What does the future of the office look like in a post-COVID world?
Nathan Doughty, Asite CEO, was a contributor on a thought-provoking roundtable discussion hosted by our partners, Raconteur Media, on the 8 June 2021. The discussion explored the ‘future office’, delving into our changing workforce and how business performance is linked to the integration and operability of their systems.
The moderator for the event was Duncan Jeffries, with guest speakers as follows:
Nathan Doughty - Asite CEO
Nicola Millard - BT Principal innovation partner
Steve McGregor - DMA Group, Group MD
Paul Pavia - MEPC Head of Development
Tomas Jurdak - Middlecap Head of Real Estate
The pandemic has had a radical impact on the role and importance of the connected business, with vast amounts of workers beginning to operate remotely. As businesses begin to look to the future of a post-pandemic world, processes will once again change and it is important to assess the way in which the built environment may impact this.
The roundtable addressed the connectivity requirements of the post-pandemic office, exploring what technologies will be key to evolving commercial space for business connectivity in the long term. Nathan answered a variety of questions around this area, providing insight from his experiences with Asite:
How has Asite reimagined the office in light of the pandemic?
'For us, a big factor in recruitment historically was how far away someone was from London. But we’ve realised that, when everyone works at home or they need to come in only once or twice a week, it doesn’t matter where they are'.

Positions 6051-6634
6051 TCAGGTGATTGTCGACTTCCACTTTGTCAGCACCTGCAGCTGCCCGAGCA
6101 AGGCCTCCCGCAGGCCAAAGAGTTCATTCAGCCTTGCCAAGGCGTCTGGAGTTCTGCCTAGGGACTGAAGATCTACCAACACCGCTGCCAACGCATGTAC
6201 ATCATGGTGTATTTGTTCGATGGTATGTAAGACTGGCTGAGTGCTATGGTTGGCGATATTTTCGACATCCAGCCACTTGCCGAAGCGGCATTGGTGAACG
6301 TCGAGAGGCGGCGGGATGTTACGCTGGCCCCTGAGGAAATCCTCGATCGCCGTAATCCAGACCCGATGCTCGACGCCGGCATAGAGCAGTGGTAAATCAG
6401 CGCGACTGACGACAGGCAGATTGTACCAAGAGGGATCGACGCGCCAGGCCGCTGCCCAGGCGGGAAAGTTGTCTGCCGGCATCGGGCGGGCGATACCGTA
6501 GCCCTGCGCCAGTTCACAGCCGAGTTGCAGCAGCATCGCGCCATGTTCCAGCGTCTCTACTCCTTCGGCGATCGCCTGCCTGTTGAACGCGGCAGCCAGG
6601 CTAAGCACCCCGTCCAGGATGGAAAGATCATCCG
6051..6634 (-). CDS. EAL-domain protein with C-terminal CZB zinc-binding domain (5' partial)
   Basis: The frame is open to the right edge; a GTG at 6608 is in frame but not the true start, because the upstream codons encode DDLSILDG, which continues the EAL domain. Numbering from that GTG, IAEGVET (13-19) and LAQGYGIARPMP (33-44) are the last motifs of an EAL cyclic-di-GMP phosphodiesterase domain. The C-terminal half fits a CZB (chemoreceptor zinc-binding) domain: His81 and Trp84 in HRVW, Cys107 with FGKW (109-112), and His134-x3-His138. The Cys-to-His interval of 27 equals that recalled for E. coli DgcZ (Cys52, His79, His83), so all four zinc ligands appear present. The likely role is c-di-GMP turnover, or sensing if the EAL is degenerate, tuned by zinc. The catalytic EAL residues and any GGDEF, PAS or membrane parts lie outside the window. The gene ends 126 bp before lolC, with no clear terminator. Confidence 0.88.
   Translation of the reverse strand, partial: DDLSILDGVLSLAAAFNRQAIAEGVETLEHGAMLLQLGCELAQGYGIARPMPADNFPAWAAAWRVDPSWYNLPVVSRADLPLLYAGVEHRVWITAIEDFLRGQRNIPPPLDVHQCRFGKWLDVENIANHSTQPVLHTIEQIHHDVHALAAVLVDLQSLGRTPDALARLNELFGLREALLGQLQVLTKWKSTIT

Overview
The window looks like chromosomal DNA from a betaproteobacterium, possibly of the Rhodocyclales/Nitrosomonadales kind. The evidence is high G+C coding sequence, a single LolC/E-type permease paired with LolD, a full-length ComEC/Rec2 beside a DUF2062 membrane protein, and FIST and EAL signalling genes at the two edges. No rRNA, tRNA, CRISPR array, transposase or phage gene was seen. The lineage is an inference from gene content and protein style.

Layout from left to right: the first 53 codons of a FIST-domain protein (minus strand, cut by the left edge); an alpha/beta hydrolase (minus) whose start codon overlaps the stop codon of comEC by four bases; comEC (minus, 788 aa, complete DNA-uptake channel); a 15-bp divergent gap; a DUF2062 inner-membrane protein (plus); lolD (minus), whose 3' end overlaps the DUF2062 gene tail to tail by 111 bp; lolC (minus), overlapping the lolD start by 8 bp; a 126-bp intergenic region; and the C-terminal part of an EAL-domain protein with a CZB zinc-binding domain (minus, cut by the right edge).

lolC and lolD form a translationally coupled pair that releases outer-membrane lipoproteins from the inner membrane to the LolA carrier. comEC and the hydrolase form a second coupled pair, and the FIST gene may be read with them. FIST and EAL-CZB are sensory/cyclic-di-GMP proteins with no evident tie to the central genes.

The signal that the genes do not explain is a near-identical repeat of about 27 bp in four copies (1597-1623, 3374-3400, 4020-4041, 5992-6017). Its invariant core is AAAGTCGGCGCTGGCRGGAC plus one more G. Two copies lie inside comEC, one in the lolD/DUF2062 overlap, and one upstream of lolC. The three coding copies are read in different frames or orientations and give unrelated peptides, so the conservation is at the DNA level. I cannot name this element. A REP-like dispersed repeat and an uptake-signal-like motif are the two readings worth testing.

Can sensors and other technologies help to ensure that the future office is more sustainable?
Nathan discussed how the construction industry can ensure that future office developments meet the needs of both asset owners and users, as well as the possibility of digital twins leading to the development of self-maintaining buildings.
Speaking on this point, Nathan said:
'It is important to track what products you put into a building in the first place – something might work fine today, but not necessarily 10 years from now. One of the biggest issues we have in the built environment is that you do something, you move on and nothing is recorded. Building information modelling and digital twinning, which enable digital records to be associated with corresponding physical items, can help to solve that.'
What other trends and technologies might shape the office over the next decade?
Nathan highlights the importance of utilizing data throughout whatever practices and technologies you plan to implement in your business, maintaining a golden thread of information throughout.
'When you talk about sensors and real-time linking between a three-dimensional model and a physical asset, the important thing here is data. So there needs to be a golden thread of information running right from the design and construction of a building through to delivery and operations.'
As of the 21st of June, the Connected Business report, which was produced by Raconteur in association with The Times, is available to read and includes an in-depth write-up of the roundtable.
To read the rest of the report - click here.